The study made two main contributions to the literature.
First, it added to the limited body of research concerning financial performance in
relation to the BBBEE scorecard.
Second, it highlighted that BEE ownership makes up only one component of the
BBBEE scorecard and the other elements of the scorecard i.e. management
control,
employment
equity,
skills
development,
preferential
procurement,
enterprise development and socio-economic development are just as important in
determining the impact of the financial performance for a firm over time.
9
2. CHAPTER 2 – LITERATURE REVIEW
The review of the literature involved an analysis of what empowerment means from
a global and South African perspective. Here insights from the Malaysian New
Economic Policy (NEP) were drawn and compared to current SA legalisation. The
next stage reviewed current literature and drivers for BEE within a South African
context. Finally, current literature regarding the quantitative basis to measure the
impact of BEE on the financial performance of companies listed on the JSE was
undertaken.
2.1 The Malaysian experience and lessons learned
Sartorius and Botha (2008) said that Malaysia’s implementation of its NEP in 1970
was perhaps a closer representation of the South African situation. NEP was
aimed to eliminate poverty and promote greater economic equality between the
Malays (Bumiputra) and non-Malays within a period of 20 years (BusinessMap,
2000; FW de Klerk Foundation, 2005).
Sartorius and Botha (2008) concluded that the positive effects of the NEP were
remarkable (Malay’s share of corporate ownership rose from 2.4 per cent in 1970
to 27.2 percent in 1998. Employment rose 30.8 per cent to 48 per cent in 1987 and
poverty fell from 49.3 per cent in 1970 to 22.4 per cent in 1987 (FW de Klerk
Foundation, 2005), however, the NEP differed from BEE in two ways. First, the
NEP was a comprehensive programme led by the Malaysian government, whereas
BEE was a set of initiatives separately developed by various branches of
10
government and the private sector (BusinessMap, 2000). Second, the Malaysian
government realised that the NEP focus on re-distribution of wealth from nonMalays
to
Malays
would
be
unsustainable
in
a
slow-growth
economy
(BusinessMap, 2000).
Hock Guan (2003), Sriskandarajah (2005), Hanna (2006) all argued that although
the NEP was successful, it was not broad based and therefore, only benefited an
elite highly politically connected few at the expense of the masses. Therefore,
although overall poverty declined, the wealth disparity amongst the Malays has
increased. Ethic quotas favouring Malays over non-Malays for admission into
tertiary institutions resulted in non-Malays choosing to study at overseas
institutions. This resulted in a lower standard of local education and a subsequent
skills shortage. The policy created a “self-entitlement mentality” amongst the
beneficiaries that they did not have to try too hard in order to do well. Finally,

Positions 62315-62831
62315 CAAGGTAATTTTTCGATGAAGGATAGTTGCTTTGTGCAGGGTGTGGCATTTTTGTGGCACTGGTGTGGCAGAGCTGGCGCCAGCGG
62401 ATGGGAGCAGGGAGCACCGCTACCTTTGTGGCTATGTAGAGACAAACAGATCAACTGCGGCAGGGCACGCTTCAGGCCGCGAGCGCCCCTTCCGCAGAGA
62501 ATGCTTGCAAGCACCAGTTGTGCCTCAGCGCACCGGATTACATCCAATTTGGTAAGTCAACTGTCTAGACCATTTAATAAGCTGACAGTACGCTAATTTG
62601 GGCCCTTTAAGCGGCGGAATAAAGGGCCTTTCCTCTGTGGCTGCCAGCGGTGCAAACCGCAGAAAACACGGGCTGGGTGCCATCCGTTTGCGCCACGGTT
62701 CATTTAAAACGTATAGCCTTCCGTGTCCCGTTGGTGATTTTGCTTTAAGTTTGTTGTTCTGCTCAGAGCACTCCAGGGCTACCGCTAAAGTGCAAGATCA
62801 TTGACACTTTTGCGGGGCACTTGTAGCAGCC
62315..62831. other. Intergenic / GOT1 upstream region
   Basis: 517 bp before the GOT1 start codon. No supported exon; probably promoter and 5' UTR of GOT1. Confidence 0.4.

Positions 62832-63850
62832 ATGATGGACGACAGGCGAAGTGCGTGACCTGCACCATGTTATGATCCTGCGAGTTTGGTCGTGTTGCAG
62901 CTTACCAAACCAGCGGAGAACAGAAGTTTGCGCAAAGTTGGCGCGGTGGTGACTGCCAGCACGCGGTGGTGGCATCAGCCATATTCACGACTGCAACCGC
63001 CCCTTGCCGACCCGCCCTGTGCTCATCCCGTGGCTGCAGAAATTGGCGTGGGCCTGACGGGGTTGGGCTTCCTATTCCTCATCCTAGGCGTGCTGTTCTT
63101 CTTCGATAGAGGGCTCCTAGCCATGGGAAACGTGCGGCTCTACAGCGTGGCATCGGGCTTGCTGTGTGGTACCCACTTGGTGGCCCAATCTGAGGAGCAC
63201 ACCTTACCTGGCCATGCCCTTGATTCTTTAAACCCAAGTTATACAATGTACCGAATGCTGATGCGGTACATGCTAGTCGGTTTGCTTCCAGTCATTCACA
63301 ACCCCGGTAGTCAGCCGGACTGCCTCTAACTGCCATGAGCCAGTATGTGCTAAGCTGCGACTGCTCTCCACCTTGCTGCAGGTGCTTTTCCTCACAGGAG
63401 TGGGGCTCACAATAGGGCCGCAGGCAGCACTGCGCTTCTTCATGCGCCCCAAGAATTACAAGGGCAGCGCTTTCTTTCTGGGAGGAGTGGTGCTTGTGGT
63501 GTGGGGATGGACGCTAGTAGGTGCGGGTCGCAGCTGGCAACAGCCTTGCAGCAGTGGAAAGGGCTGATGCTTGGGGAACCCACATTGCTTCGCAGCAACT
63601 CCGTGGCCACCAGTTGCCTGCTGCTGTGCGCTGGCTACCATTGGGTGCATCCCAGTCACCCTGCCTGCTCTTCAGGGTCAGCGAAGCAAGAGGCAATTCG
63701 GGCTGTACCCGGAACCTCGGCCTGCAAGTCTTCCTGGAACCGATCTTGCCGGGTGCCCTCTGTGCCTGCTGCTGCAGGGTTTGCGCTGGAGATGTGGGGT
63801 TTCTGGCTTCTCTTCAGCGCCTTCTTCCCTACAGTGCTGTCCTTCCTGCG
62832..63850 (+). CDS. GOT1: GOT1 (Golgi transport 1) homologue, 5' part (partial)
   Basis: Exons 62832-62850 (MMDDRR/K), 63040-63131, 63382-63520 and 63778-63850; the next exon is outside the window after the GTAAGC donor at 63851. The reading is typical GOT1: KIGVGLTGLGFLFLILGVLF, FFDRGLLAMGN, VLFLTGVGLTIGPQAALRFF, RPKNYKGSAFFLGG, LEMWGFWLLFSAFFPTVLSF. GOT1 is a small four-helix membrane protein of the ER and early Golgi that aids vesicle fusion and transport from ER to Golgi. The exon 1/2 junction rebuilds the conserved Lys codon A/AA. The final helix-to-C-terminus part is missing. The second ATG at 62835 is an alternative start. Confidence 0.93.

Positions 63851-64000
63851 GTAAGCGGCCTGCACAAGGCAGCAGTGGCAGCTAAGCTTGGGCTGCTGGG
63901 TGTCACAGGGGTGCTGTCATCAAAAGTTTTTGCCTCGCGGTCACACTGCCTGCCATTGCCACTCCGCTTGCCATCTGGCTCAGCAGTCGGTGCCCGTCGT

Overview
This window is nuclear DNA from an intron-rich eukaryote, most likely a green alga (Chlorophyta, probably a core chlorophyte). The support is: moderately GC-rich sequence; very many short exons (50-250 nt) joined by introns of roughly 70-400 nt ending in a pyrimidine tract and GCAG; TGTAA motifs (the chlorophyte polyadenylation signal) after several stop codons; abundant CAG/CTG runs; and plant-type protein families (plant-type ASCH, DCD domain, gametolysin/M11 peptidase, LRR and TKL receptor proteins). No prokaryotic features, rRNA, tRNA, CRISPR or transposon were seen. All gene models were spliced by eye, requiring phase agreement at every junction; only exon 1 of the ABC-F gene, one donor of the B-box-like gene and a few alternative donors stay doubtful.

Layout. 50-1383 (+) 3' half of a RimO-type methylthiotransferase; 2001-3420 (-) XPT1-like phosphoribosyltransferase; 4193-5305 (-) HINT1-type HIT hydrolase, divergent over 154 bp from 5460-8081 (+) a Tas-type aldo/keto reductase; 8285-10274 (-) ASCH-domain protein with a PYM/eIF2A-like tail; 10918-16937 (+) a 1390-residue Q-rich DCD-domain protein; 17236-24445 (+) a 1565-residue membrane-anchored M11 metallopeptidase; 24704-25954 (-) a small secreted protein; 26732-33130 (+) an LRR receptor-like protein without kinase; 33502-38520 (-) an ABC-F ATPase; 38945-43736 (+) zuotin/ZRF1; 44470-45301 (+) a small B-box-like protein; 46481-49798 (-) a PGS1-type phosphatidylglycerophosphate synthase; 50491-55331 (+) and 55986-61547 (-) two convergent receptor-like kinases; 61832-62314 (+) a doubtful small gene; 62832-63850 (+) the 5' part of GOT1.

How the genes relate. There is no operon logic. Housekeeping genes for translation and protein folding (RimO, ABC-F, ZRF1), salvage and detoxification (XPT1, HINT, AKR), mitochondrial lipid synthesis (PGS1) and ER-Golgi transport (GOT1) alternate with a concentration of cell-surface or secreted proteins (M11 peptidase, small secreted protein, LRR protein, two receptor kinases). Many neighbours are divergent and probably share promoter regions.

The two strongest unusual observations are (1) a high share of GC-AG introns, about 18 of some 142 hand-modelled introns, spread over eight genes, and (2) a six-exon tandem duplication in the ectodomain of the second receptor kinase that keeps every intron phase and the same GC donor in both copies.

limited access for non-Malays to win lucrative government contracts resulted in
frequent fronting amongst Malays and non-Malays. These are all important lessons
for the long-term impact of BEE in a South African context.
No literature was found regarding the impact of the NEP on the financial
performance of companies listed on the Malaysian Stock Exchange further
motivating the basis for this research.
11
2.2 BEE in South Africa
Masito (2007) drew interesting insights between the drivers for Afrikaner Economic
Empowerment (AEE) and BEE. Both policies are similar in many respects and
provide strong motivation for the existence of BEE in correcting the ills of the past.
Andrews (2008) argued whether BEE was a South African growth catalyst or not.
He delved deeper into the economic structures that exist, the framework for BEE
within that structure, the need for a broad-based approach to BEE; the link to the
existing macro-economic polices (e.g. Asgisa) and finally the mechanism of the
BEE scorecard in encouraging emerging entrepreneurs and financial growth.
Fauconnier and Mathur-Helm (2008) and Arya, Bassi and Phiyega (2008) both
provided insights into how Exxaro Limited and ABSA Group Limited early on
voluntarily developed and adopted into their business strategy the need for broadbased empowerment according to the Mining Charter and the FSC respectively.
Sartorius and Botha (2008), came to the conclusion after an intensive analysis of
62 companies listed on the JSE that;
•
respondent companies transferred less than 25 percent equity to BEE
partners;
•
that a majority of firms appeared to support the social objectives of BEE;
•
that external partners appeared to best promote shareholder wealth and
12
•
that the primary source of funding for BEE equity transactions was thirdparty funding or the respondent companies themselves.
The theory stated that fewer than 25 percent of the top 185 empowerment
companies transferred 25 per cent of equity, and it could, therefore be
hypothesised that a second round of BEE ownership initiatives would have to be
implemented in the future if companies wished to earn maximum points from the
ownership weightings on the BEE Scorecard (Sartorius and Botha, 2008).
BEE legislation was promulgated into law in 2007 (DTI, 2007) and companies have
ten years until 2017 in order to meet the requirements of the Broad Based Black